Moss Point in Jackson County, Mississippi — The American South (East South Central)
Moss Point Blues
The African American community of Moss Point has produced an abundance of talented musicians, including many who entertained along the Gulf Coast as well as some who traveled across the country and overseas as members of prominent bands and musical troupes. Charles Fairley, who played in the bands of Otis Redding, Guitar Slim and numerous others, heads the list, while others include Charles Polk, Clyde Needham, Carlton Reese, Henry Dees, Otis Carter, and the Nelson brothers (Romie, Lamar and Elijah).
Moss Point was a center of African American music even before the city was incorporated in 1901. The Biloxi Weekly Herald published reports on local bands as early as 1898, and praised the city’s Earl band in 1903. Several early Moss Point musicians became nationally recognized minstrel show performers. Saxophonist O.J. “Boss” Tatum (1887-1943) toured with the Huntington Minstrels and led the Blue Melody Boys band before returning to Moss Point to open a grocery store, while brothers Lamar (“Buck”), Elijah (“Prof") and Romie Nelson traveled with the Florida Blossoms and other troupes and also entertained at dances in Mississippi. Lamar (1886-1942), who played tuba, and trombonist Elijah (b. 1888) featured a number called “Triple Tongue Blues” in
Saxophonist Charles Fairley (b. 1932) was one of many musicians who started out in the Magnolia High School Monarchs band. Fairley joined the band when he was still in elementary school. He began playing local clubs with Henry Dees and Willie Jenkins and later worked with many bands in New Orleans and Mississippi, toured with Otis Redding, and recorded with Joe Tex, Eddie Bo, Wayne Sharp, Sea Level and others. On the coast the Pat Murphy Band, Charlie V and the Personalities, the Nite Riders, and the Band of Gold have featured the hearty sounds of Fairley’s saxophone.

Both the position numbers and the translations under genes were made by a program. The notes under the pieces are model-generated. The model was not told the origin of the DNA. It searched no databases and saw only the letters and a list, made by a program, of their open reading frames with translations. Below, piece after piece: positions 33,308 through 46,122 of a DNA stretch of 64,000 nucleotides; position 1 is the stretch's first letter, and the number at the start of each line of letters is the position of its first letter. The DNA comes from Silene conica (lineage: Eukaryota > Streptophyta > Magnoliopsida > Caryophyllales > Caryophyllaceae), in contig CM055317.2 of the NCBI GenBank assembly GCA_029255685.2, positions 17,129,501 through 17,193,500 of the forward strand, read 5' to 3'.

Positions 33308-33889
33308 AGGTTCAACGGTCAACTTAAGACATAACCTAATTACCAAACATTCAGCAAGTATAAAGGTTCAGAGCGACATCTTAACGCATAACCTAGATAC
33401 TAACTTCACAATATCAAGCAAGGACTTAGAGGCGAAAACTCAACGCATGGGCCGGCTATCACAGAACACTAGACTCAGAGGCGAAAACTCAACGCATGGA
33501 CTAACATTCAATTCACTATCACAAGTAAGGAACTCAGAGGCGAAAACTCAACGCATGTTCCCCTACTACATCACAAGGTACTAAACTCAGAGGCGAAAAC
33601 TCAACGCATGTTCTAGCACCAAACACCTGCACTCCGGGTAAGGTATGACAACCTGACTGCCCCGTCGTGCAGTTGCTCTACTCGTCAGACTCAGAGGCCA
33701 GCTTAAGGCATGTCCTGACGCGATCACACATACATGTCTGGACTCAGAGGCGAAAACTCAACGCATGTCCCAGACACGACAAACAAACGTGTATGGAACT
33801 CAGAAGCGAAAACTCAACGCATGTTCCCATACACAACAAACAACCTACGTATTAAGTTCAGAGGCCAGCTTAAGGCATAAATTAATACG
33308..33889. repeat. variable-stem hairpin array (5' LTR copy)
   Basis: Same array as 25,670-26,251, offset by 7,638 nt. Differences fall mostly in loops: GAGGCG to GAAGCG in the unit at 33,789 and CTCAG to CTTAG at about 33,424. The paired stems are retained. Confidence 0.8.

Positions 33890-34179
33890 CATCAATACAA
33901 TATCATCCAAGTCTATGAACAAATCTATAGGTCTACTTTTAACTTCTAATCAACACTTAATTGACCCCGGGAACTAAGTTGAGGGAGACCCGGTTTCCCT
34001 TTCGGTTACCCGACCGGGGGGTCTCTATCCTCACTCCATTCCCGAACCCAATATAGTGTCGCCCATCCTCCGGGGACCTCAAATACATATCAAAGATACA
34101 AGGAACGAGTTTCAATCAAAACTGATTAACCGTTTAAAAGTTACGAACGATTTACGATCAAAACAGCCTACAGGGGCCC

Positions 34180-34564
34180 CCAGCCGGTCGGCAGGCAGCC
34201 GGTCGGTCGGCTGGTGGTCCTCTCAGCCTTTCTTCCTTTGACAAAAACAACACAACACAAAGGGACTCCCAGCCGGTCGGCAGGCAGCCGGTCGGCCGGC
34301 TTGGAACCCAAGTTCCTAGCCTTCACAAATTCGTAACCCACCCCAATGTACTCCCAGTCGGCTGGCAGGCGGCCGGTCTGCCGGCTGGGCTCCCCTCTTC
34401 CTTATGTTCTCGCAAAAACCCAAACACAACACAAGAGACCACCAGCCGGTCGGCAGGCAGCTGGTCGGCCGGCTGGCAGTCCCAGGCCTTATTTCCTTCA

Another well-traveled Magnolia graduate, Charles Polk, played drums in Bobby “Blue” Bland’s orchestra in the 1970s and recorded with country star Tompall Glaser and his Outlaw Band. Saxophonist Carlton Reese served as band director and football coach, mentoring future NFL All-Pro Verlon Biggs. The Kickoff Club in Moss Point was owned by Biggs and operated by Reese. Other former Monarchs include Clyde Needham of the Double-O Soul Band and Reuben
Black fraternal organizations have provided venues for many of the top blues, jazz and R&B shows in Moss Point. The Knights of Pythias park hosted many big-name touring acts, as did the Magnolia Elks in later years. Other local venues have included Club 15, Solomon’s Place, My Place, Kickoff Club, various nightspots on Frederick Street, the Miss-Ala Club on the state line, and events such as RiverFest, Rockin’ the Riverfront and Blues on the River.
Erected 2016 by the Mississippi Blues Commission. (Marker Number 193.)
Marker series. This marker is included in the Mississippi Blues Trail marker series.
Location. 30° 24.943′ N, 88° 32.314′ W. Marker is in Moss Point, Mississippi, in Jackson County. Marker is on Main Street (Mississippi Route 613) north of Robinson Avenue, on the right when traveling north. Touch for map.
Other nearby markers. At least 8 other markers are within 3 miles of this marker, measured as the crow flies. Home Front World War II (within shouting distance of this marker); Honoring Women in the Military (about 300 feet away, measured in a direct line); POW (Prisoners of War) (about 400 feet away); Honoring US Merchant Marine (about 400 feet away); Black Union Sailors Settled in Moss Point (about 400 feet away); Mississippi Gulf Coast Blues & Heritage Festival (approx. 2.4 miles away); Krebs Cotton Gin (approx. 2.7 miles away); Jackson County WWII Memorial (approx. 2.7 miles away). Touch for a list and map of all markers in Moss Point.
Also see . . . Mississippi Arts Commission biography on Charles Fairley. (Submitted on March 23, 2017, by Mark Hilton of Montgomery, Alabama.)
Categories. • African Americans • Arts, Letters, Music • Entertainment •
Credits. This page was last revised on March 23, 2017. This page originally submitted on March 23, 2017, by Mark Hilton of Montgomery, Alabama. This page has been viewed 72 times since then. Photos: 1, 2, 3, 4, 5. submitted on March 23, 2017, by Mark Hilton of Montgomery, Alabama.